When periodontal (gum) disease progresses to a more advanced stage, it is common for the underlying supporting bone to become involved. First, the soft, periodontal tissue becomes infected and inflamed. When the inflammation increases, the bone reacts to the infection. Bone is destroyed, and it does not return. You will generally not feel the gums becoming infected or the bone disappearing. Unfortunately, it is painless. Generally, by the time pain is involved, the condition is quite serious.
Since periodontal disease is site-specific, the bone loss will not be uniform. Some teeth will show slight bone loss, some teeth will show more serious loss, and some teeth will exhibit no bone loss at all. The bone loss around a specific tooth or teeth may be regular or irregular in form. The bone loss may be vertical, horizontal, or both. If irregular, surgery to correct the bone loss will be needed. It is not possible at this time to reliably regenerate all lost bone. Once it is gone, it is gone. Research involving the possibility of periodontal bone regeneration has been underway for some time. But at this time, there are few ways to regrow periodontal supporting bone after it has dissolved from periodontal disease.
Until fairly recently, the only method of correcting the irregular bone was to smooth off the high spots. The new bone height between teeth would be even at the level of the most severe bone loss. Although the problem was now corrected, other teeth might lose healthy bone in the leveling process. This could and would make those teeth less stable, an unavoidable and undesirable consequence. In some cases, the nature of the bone defect still dictates that this procedure be done.
A better approach is to augment or build up the irregular bone in locations where it has been lost. This is accomplished with the placement of natural or synthetic bone in a procedure known as grafting. Natural bone has been used for over 3 decades and there have been no reported immune system problems. There are also autografts that use your own bone. Allografts are synthetic or freeze-dried natural bone.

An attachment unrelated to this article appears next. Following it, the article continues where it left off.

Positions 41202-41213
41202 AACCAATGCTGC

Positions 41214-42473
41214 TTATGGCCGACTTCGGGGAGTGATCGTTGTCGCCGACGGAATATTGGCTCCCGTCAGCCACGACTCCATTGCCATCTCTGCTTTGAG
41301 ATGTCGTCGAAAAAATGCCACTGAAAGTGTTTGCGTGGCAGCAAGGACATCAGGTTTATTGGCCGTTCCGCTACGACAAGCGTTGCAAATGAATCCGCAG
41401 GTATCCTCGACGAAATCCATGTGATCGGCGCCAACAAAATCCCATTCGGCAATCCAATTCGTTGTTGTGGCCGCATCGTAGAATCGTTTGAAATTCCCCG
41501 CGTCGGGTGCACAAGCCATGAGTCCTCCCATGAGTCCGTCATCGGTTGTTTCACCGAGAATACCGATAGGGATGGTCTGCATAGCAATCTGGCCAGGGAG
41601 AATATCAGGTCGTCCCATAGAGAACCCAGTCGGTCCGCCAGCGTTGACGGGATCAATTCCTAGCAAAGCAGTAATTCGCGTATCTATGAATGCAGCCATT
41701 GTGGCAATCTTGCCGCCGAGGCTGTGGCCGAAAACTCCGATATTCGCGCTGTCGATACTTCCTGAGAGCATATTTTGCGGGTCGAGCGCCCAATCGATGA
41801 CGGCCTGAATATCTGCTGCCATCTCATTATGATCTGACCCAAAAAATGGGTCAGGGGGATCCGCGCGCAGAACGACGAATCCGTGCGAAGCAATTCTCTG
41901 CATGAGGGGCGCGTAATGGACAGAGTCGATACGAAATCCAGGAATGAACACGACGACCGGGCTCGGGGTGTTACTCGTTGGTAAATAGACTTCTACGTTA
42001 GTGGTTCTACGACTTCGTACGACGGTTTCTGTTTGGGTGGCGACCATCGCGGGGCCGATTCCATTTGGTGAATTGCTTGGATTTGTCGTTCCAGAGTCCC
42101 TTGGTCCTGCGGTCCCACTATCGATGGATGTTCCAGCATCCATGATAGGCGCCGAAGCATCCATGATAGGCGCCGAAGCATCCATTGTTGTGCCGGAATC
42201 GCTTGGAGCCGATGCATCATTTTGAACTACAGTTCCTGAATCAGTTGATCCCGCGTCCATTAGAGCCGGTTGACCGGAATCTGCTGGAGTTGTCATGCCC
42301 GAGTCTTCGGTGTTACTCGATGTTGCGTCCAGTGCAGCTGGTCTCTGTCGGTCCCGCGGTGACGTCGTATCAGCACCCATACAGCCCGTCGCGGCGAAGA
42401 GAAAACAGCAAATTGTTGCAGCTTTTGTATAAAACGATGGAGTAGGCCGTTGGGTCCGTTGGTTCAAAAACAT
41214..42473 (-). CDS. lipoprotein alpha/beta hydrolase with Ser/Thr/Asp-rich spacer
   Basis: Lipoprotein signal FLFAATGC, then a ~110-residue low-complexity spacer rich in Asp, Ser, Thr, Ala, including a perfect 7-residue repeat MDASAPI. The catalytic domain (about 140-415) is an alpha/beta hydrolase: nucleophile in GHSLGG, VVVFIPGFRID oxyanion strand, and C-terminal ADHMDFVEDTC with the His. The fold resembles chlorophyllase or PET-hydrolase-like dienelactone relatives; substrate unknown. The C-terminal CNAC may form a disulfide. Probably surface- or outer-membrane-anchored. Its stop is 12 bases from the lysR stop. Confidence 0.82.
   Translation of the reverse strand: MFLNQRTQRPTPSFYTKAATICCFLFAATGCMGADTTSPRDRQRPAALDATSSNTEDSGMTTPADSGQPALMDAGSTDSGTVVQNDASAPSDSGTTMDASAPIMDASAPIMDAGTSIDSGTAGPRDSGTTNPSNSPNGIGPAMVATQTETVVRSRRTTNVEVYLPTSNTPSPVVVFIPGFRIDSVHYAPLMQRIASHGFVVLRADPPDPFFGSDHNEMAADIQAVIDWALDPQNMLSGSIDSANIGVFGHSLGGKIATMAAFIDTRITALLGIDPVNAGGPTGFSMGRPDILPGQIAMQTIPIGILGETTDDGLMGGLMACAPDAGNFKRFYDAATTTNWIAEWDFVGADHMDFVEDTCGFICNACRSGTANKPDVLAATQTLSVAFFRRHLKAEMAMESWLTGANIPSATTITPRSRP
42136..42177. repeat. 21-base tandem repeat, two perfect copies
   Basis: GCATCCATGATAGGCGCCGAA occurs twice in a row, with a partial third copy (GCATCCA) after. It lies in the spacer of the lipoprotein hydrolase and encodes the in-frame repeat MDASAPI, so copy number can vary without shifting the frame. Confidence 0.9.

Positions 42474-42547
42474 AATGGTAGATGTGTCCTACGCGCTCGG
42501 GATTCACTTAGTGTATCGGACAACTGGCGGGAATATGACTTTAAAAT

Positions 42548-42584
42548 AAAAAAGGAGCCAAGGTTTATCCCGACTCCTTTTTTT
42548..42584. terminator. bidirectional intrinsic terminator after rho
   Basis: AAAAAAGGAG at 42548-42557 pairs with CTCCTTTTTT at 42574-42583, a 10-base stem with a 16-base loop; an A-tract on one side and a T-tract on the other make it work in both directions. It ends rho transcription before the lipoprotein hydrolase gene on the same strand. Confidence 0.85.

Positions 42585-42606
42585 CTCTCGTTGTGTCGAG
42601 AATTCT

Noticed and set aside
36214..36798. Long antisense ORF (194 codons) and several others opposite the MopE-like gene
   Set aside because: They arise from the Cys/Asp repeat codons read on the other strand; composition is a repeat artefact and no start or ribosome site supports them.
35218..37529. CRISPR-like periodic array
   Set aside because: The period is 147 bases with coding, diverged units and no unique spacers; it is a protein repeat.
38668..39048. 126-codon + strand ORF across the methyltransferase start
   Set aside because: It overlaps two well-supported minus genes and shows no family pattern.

Preoperative radiographs, clinical examinations, and periodontal charting will give us an understanding of the type of osseous surgery that is necessary. However, the full extent of the problem may not be fully discovered until the area is exposed during surgery. Radiographs are a two-dimensional, black-and-white representation of a three-dimensional, full-color area. For this reason, treatment goals will remain the same, but the surgery method may be modified. Prognosis of the teeth needing surgery, options, and a best guess for treatment progress will be discussed prior to treatment.
To perform periodontal osseous surgery, a flap must be raised. (Please refer to the Periodontal Flap Procedures page.) A local anesthetic is used and postoperative discomfort is handled with medication. After this surgical procedure, sutures and a periodontal dressing are placed
Osseous surgery may be the only treatment that will successfully help to retain your teeth after severe periodontal disease has been present for some time. Keeping your own natural teeth is generally better than having dentures.
If you have any questions about periodontal osseous surgery, please feel free to ask us.